Dr. Nina Kottler is a practicing radiologist and Vice President of Clinical Operations at Radiology Partners (RP). As the first radiologist in this practice, she helped create a deconstructed PACS platform that is being used and expanded upon as their practice grows. She also runs RP’s internal teleradiology service, serves on RP’s Clinical Value Team, AI Committee, and much more. She helped to create RP’s first machine learning tool, recoMD, a tool that alerts the radiologist to evidence-based best practices and billing conditions before the radiologist signs off on their report. Dr. Kottler was elected to serve on the ACR’s informatics commission (2017-2019), the Non-Interpretive Panel for the ACR’s Data Science Institute (2018-2019), SIIM’s AI Industry Liaison Subcommittee (2018-2019), the Radiology Informatics Subcommittee for RSNA’s Education Exhibits Committee (2017-2020), RSNA’s RadLex Steering Committee, and the Learning Community in Radiology (2018 – 2019).

Honorable mentions for the Trailblazer category also go out to:

  • Dawn Cram: Managing Partner at the Gordion Knot Group, Member of SIIM Board of Directors
  • Charlene Tomaselli: Director of Medical Imaging Information Technology at Johns Hopkins
  • Dr. Heike Daldrup-Link: Professor of Radiology at Stanford University, specializing in Pediatric Radiology and Pediatric Oncology Imaging

RADxx Advocate: Dr. Nabile Safdar

Dr. Nabile M. Safdar is the Vice Chair for Imaging Informatics and an Associate Professor at Emory University. He has been a speaker at major professional and scientific conferences and serves on numerous committees at the national level, including the American College of Radiology IT and Informatics Committee, American Board of Radiology IT Advisory Committee, and the American Roentgen Ray Society Research Committee. Dr. Safdar has mentored numerous trainees and faculty and, through his leadership of the National Imaging Informatics Curriculum alongside last year’s #RADxx award winner Dr. Tessa Cook, is enabling residents across the country and across the world to develop the informatics skills they will need to succeed.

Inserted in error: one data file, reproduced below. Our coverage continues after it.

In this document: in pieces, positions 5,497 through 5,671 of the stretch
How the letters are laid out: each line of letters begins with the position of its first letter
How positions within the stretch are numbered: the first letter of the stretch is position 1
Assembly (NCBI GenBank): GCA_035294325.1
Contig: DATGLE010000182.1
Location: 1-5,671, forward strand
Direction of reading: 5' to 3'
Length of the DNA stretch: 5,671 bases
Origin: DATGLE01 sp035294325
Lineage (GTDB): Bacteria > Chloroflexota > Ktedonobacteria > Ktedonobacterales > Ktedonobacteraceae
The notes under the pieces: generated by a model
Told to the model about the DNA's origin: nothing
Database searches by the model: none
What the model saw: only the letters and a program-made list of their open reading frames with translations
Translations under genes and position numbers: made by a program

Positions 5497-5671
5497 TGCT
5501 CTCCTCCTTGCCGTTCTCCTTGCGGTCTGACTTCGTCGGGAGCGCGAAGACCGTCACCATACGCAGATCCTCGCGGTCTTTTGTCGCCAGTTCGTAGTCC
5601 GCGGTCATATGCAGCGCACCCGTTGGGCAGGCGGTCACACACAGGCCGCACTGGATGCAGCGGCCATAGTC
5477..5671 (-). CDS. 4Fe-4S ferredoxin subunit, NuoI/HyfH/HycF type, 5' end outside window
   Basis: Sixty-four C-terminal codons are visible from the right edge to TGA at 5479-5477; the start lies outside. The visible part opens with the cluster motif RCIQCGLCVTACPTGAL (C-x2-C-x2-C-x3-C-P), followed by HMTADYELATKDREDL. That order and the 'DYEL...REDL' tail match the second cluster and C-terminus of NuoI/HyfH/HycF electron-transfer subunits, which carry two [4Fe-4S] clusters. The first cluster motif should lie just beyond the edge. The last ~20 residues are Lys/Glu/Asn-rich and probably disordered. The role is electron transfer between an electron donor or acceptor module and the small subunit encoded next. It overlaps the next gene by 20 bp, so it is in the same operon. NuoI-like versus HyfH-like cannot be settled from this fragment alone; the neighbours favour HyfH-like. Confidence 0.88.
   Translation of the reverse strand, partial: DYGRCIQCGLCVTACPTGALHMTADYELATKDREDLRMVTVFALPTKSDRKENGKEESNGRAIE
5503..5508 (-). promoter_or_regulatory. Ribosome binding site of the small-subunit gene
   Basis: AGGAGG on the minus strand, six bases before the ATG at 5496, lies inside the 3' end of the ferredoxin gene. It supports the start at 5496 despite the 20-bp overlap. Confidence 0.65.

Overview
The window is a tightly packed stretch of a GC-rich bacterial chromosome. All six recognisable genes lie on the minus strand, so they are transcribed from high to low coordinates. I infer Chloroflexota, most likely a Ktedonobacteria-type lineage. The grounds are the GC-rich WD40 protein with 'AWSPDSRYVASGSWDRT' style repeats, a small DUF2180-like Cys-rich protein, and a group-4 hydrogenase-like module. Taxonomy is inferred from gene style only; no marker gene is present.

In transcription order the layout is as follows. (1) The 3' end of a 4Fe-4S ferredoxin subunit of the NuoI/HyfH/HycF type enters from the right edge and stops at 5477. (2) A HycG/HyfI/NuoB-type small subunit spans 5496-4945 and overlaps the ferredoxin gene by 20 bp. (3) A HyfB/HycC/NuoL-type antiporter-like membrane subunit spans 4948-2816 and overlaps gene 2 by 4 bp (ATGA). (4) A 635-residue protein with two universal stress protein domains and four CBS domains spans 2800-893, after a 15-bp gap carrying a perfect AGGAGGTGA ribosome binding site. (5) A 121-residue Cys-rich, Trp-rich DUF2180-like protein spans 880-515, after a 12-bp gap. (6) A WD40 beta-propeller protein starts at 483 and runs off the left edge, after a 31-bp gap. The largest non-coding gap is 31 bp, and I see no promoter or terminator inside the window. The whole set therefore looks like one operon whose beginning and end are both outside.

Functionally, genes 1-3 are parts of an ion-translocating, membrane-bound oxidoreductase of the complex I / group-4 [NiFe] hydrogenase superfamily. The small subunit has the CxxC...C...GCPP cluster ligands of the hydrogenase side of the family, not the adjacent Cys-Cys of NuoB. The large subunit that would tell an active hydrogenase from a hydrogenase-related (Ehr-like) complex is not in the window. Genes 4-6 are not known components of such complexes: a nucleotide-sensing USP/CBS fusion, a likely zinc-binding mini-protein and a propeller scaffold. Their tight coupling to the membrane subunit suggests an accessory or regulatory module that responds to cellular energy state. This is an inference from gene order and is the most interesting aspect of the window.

Honorable mentions for the Advocate category also go out to:

  • Dr. Alex Towbin: Associate Chief of Radiology, Clinical Operations and Radiology Informatics at Cincinnati Children’s Hospital Medical Center
  • Dr. Mark Kohli: Director of Clinical Informatics, Associate Professor at the University of California, San Francisco

RADxx Champion: Laura Coombs

Laura Coombs is the Senior Director of Informatics and Data Science Institute at the American College of Radiology (ACR). She has a Ph.D. in Statistics from Oklahoma State University and has been a key expert in the development of the ACR’s registries. Her work in the establishment of the Data Science Institute has been foundational in enabling safe appropriate data science solutions for patients.

Honorable mentions for the Champion category also go out to:

  • Dr. Amy Kotsenas: Consultant, Department of Radiology and Associate Professor of Radiology at Mayo Clinic